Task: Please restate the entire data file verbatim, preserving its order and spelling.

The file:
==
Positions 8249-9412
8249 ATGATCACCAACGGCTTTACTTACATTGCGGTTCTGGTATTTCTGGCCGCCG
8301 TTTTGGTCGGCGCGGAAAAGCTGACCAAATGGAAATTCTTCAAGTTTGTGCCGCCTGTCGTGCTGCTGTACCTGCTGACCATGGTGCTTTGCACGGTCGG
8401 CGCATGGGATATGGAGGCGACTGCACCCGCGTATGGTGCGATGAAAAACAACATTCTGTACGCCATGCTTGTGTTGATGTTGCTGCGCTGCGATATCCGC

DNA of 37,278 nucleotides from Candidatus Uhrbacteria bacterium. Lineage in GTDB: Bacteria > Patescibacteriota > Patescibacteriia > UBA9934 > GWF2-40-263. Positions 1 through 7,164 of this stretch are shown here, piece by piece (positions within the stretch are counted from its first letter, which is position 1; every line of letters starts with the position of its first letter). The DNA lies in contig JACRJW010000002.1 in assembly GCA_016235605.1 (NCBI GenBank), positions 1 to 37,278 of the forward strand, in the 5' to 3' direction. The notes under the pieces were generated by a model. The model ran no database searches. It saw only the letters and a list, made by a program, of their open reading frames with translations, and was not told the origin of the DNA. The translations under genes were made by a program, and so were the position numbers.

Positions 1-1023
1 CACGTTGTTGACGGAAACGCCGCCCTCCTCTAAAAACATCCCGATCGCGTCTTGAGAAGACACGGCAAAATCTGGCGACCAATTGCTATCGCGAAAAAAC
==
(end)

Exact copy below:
Positions 8249-9412
8249 ATGATCACCAACGGCTTTACTTACATTGCGGTTCTGGTATTTCTGGCCGCCG
8301 TTTTGGTCGGCGCGGAAAAGCTGACCAAATGGAAATTCTTCAAGTTTGTGCCGCCTGTCGTGCTGCTGTACCTGCTGACCATGGTGCTTTGCACGGTCGG
8401 CGCATGGGATATGGAGGCGACTGCACCCGCGTATGGTGCGATGAAAAACAACATTCTGTACGCCATGCTTGTGTTGATGTTGCTGCGCTGCGATATCCGC

DNA of 37,278 nucleotides from Candidatus Uhrbacteria bacterium. Lineage in GTDB: Bacteria > Patescibacteriota > Patescibacteriia > UBA9934 > GWF2-40-263. Positions 1 through 7,164 of this stretch are shown here, piece by piece (positions within the stretch are counted from its first letter, which is position 1; every line of letters starts with the position of its first letter). The DNA lies in contig JACRJW010000002.1 in assembly GCA_016235605.1 (NCBI GenBank), positions 1 to 37,278 of the forward strand, in the 5' to 3' direction. The notes under the pieces were generated by a model. The model ran no database searches. It saw only the letters and a list, made by a program, of their open reading frames with translations, and was not told the origin of the DNA. The translations under genes were made by a program, and so were the position numbers.

Positions 1-1023
1 CACGTTGTTGACGGAAACGCCGCCCTCCTCTAAAAACATCCCGATCGCGTCTTGAGAAGACACGGCAAAATCTGGCGACCAATTGCTATCGCGAAAAAAC